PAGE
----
Rapid UTI tests could cut antibiotic resistance, says NICE

Rapid UTI tests could cut antibiotic resistance, says NICE

Four tests that could allow people with urinary tract infections to receive the correct course of antibiotics more quickly are on course to be used by NHS hospitals, provided further research backs their potential.

Cost-effectiveness agency NICE says the tests – which produce results in under an hour from a urine sample – could speed up treatment and also help prevent inappropriate prescribing of antibiotics, which can contribute to the rise of antimicrobial resistance (AMR).

In a draft early value assessment, NICE notes that UTIs are currently diagnosed using a combination of dipstick tests and urine culture testing, although dipstick tests may miss UTIs and are not appropriate for all people.

Lab culture can take up to three days, and in the meantime patients with UTI symptoms are often prescribed broad-spectrum antibiotics that may be unnecessary, less effective, and encourage AMR. Antibiotic choice is then generally reviewed once the culture results are available.

The four point-of-care tests covered by the new guidance can be carried out by a healthcare professional outside of a conventional lab and, according to their developers, can identify the presence of bacteria in a urine sample in less than 40 minutes.

One can identify within minutes the strain of bacterial infection present, while another goes on to test which antibiotics are most appropriate to treat the infection, said NICE.

The four tests – not all of which have regulatory approval yet – are as follows:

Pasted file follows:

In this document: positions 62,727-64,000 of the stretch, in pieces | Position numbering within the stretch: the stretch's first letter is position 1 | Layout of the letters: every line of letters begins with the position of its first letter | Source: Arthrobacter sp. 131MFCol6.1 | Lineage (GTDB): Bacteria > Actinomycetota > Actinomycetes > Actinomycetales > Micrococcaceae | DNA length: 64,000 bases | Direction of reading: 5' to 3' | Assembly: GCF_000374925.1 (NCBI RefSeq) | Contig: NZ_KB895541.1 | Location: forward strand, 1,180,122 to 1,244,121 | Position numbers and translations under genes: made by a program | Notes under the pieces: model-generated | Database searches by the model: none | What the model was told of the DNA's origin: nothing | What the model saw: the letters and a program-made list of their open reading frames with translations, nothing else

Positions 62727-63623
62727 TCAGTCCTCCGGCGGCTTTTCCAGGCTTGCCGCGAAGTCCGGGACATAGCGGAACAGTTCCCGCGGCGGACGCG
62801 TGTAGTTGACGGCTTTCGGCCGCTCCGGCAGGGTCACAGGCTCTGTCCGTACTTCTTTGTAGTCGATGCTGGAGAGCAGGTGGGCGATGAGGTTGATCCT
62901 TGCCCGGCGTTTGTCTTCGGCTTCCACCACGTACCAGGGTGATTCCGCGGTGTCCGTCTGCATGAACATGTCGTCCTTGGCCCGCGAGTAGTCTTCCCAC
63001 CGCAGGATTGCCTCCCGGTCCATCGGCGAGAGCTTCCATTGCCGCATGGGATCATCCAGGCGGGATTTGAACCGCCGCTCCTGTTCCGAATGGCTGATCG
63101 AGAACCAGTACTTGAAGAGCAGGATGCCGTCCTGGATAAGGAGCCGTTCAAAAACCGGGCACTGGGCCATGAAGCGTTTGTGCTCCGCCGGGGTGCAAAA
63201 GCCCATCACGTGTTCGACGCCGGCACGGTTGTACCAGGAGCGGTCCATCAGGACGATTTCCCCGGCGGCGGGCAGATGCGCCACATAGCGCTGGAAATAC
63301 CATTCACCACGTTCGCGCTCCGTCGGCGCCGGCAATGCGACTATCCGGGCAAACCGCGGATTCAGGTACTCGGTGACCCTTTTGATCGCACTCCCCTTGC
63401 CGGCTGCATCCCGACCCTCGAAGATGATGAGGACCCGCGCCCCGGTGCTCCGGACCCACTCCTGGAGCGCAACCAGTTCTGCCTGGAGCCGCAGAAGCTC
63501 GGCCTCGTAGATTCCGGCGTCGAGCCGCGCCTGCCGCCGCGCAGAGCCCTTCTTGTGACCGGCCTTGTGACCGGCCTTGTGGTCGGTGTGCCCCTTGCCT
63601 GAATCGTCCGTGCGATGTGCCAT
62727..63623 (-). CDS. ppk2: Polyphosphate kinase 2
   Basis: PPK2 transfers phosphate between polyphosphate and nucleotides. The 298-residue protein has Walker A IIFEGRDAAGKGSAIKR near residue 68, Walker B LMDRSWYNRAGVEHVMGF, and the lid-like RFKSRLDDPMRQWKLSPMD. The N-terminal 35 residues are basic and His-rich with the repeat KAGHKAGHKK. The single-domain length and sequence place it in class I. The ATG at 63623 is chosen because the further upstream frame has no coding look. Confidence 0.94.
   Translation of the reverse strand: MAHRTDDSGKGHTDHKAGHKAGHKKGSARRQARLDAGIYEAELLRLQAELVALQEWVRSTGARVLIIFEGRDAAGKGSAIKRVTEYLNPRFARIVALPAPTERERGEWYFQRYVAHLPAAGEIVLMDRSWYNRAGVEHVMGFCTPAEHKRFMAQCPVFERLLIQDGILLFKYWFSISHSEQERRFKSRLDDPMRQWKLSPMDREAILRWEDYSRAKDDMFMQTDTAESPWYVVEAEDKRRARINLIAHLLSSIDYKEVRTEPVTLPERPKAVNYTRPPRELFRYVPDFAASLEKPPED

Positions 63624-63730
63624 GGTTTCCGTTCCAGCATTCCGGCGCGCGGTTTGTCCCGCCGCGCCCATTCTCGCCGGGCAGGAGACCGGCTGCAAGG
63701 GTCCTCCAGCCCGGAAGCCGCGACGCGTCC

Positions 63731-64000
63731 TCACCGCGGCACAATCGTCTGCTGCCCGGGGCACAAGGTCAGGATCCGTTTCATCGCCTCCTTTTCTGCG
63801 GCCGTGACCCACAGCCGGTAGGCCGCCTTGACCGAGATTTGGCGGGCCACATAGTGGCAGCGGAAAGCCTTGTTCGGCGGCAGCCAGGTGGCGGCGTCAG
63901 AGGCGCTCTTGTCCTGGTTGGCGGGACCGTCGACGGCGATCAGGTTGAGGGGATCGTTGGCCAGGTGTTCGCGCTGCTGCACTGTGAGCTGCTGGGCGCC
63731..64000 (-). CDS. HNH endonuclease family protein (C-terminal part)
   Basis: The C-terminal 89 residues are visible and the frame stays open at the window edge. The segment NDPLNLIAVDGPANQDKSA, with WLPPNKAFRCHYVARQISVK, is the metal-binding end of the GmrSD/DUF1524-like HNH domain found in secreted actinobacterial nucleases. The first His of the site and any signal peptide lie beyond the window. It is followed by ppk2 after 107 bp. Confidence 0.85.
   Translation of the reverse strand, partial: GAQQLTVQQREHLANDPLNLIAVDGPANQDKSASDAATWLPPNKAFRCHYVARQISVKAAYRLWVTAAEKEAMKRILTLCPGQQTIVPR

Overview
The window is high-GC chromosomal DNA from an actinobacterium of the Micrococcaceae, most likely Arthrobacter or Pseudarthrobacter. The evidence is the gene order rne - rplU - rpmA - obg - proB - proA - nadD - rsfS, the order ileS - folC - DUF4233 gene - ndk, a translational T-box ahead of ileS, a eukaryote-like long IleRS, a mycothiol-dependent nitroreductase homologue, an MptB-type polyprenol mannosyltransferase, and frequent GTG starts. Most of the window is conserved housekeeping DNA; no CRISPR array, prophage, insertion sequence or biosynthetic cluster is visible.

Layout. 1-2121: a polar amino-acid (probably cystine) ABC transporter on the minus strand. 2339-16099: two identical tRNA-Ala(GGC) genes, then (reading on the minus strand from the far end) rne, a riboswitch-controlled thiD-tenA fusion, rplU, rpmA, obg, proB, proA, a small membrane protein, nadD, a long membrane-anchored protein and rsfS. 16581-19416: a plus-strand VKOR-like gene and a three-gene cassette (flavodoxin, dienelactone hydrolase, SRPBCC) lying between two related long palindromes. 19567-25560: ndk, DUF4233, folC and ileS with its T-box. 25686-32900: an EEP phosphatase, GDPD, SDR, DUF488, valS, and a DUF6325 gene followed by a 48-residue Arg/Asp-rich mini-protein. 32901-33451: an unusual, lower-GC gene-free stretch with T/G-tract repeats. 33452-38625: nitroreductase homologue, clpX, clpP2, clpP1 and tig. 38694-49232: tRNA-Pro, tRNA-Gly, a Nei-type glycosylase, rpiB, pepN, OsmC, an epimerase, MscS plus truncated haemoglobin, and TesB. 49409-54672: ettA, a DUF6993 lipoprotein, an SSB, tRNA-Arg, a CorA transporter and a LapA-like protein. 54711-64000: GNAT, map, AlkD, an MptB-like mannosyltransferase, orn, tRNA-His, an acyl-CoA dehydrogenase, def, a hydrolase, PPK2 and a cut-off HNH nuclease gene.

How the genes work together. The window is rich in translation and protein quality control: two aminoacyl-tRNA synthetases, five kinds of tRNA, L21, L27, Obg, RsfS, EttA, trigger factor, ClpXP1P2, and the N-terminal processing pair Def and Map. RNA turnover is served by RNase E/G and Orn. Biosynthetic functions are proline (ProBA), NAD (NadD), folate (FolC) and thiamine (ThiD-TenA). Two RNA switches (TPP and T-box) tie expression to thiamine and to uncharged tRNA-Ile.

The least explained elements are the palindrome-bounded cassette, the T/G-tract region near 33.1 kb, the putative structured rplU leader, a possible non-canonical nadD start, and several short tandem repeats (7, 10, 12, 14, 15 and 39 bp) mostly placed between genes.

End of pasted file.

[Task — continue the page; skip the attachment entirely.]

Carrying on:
• Astrego PA-100 analyser with the PA AST panel U-0501, from Sysmex Astrego, which detects the presence of bacteria in 10-15 minutes and assesses susceptibility to five antibiotics (amoxicillin-clavulanic acid, ciprofloxacin, fosfomycin, nitrofurantoin, and trimethoprim) within 45 minutes;
  • Lodestar DX from Llusern Scientific, which detects six common UTI-causing bacteria - Escherichia coli, Klebsiella species, Proteus mirabilis, Staphylococcus saprophyticus, Enterococcus species, and Pseudomonas aeruginosa) in around 40 minutes;
  • Savyon Diagnostics’ Uriscreen, an enzyme-based test that detects the presence of bacterial catalase in a urine sample within a couple of minutes; and
  • Global Access Diagnostics’ UTRiPLEX, which detects the presence of matrix metalloproteinase-8 (MMP8) and human neutrophil elastase (HNE) in a urine sample, delivering a result in around six minutes.

“There is a need for new tests that can accurately identify whether an infection is present,” said Mark Chapman, NICE’s interim director of medical technology and digital evaluation. “Soon, we expect to have a fuller and more detailed picture of the tests’ accuracy and potential benefits and will be able to make a further recommendation on their use in the NHS.”

NICE is opening a consultation period on the proposed NHS use of the rapid tests, and will take comments until 30th March.

A group of culture-based tests from Novamed, SSI Diagnostica, and Aidian have not been recommended by NICE in the draft, as it was considered that they would not give results quickly enough to affect antimicrobial prescribing.

One fifth of antibiotics prescribed in 2019/20 in England were for lower UTIs, accounting for 7 million prescriptions out of a total of 31.4 million, according to 2021 data from the NHS Business Services Authority’s RightCare UTI Focus Pack.